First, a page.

While the design itself is both functional and dynamic, it is also easy to build and break down, adding to its convenience during situations where time is precious and often limited. Right after an emergency situation hits, Flat/Fold (as its name describes), is folded out like a cardboard box to create the volume of the shelter. Then, once the emergency situation has dissipated, the shelter can be easily folded flat again for transport away – to save and reuse.

Sketches show the transportable, foldable nature of the shelter.

While Peter’s design is intended for weeks to months-long stays, Janos is exploring very short-term housing solutions that would be ideal for a few days to a week or so. His design is constructed from gypsum board, an inexpensive and flat packable material, with the intent of creating temporary refugee housing that could provide safety for families with young children. The gypsum board that Janos uses is impregnated with a water proofant.

After pitching his idea to National Gypsum Company, who were interested in learning more about the unique ways its material can help people, Janos started by examining and understanding the properties of the material. While most people recognize gypsum as being used exclusively for walls and ceilings in buildings, the material is quite unique and more complex than one might imagine. Gypsum board is inexpensive (each housing unit would only cost around $5), and since Janos’s design applies thick origami folding principles, it also requires no adhesives or fasteners – making it quick to assemble in an emergency situation either by a person or someday, a robot. In fact, due to the simplicity of the design, it can be automatically assembled by a robot in under one minute. This is something Janos will continue to explore, especially since National Gypsum is very interested in how robots can be used in their industry.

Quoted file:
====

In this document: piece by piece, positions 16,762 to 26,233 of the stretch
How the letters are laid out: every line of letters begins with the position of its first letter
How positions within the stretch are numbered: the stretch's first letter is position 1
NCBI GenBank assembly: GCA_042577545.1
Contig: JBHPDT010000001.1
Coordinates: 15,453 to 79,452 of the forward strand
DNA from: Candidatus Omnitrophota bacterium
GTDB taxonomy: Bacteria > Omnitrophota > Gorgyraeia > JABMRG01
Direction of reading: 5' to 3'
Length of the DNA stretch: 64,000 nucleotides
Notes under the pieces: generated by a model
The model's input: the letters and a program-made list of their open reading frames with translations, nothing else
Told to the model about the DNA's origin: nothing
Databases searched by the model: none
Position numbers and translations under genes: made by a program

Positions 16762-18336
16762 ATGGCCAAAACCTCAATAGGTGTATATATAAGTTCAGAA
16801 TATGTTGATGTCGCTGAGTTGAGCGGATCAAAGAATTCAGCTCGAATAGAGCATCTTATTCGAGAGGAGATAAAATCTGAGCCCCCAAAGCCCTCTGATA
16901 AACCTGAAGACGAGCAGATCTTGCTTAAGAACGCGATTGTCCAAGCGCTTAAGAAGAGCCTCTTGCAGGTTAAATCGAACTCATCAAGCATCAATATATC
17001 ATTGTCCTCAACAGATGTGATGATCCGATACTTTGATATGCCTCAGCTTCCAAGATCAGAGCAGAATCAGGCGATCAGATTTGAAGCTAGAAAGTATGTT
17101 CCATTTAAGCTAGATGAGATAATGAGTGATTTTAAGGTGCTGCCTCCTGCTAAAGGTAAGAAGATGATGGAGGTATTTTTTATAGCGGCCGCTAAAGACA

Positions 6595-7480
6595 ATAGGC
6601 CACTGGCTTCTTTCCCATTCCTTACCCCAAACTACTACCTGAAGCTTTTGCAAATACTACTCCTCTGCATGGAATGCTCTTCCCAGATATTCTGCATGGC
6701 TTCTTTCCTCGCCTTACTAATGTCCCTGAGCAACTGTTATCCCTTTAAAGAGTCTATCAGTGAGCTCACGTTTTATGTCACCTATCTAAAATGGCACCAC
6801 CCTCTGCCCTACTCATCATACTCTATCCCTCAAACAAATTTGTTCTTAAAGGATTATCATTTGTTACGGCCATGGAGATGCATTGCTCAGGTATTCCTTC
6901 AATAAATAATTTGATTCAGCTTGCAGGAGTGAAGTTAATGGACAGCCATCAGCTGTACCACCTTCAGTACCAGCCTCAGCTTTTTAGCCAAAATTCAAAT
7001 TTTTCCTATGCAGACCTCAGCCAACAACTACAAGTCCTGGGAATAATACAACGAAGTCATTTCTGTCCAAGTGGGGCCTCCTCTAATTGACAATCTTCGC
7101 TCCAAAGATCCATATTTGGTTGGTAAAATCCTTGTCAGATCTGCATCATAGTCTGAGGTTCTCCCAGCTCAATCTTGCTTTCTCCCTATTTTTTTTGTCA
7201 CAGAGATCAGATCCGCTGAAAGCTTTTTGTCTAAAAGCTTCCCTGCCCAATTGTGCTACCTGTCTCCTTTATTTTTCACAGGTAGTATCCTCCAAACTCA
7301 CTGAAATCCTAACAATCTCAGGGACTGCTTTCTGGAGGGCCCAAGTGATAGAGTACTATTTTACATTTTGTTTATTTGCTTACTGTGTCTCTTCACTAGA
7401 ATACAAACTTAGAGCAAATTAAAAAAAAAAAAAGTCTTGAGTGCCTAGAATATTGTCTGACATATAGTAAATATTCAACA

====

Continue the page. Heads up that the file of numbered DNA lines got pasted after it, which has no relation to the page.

“My ultimate goal is to build a refugee housing structure that would be safe, stable, and have enough longevity to adequately protect and provide shelter for children from sun and weather and keep them out of the sight of those who meant them harm,” explained Janos. “While I started by exploring the material itself, I quickly began looking at options for what shape and form it could take. I explored how much to cut the board in a way that requires zero adhesives and mechanical fasteners, while also using as little material as possible to keep costs low and assembly simple.”

Examples of design testing.

Janos has been working on prototyping his design at Autodesk’s Build Space, where he has been able to bring his ideas to life through fabrication. The design he is now fine-tuning features a triangular shape with two cavities that provide extra stability as well as added protection and privacy. The structure is long and multidimensional enough, with the two cavities, that an adult of average height could comfortably lie down – and still have room for a child.

Testing out the prototype at Autodesk’s Build Space.

Both Peter and Janos are at the point in their research where they are now testing their life-sized designs with people and elements to continue to make improvements and prepare the shelter for various unanticipated forces. We look forward to seeing their ideas continue to unfold.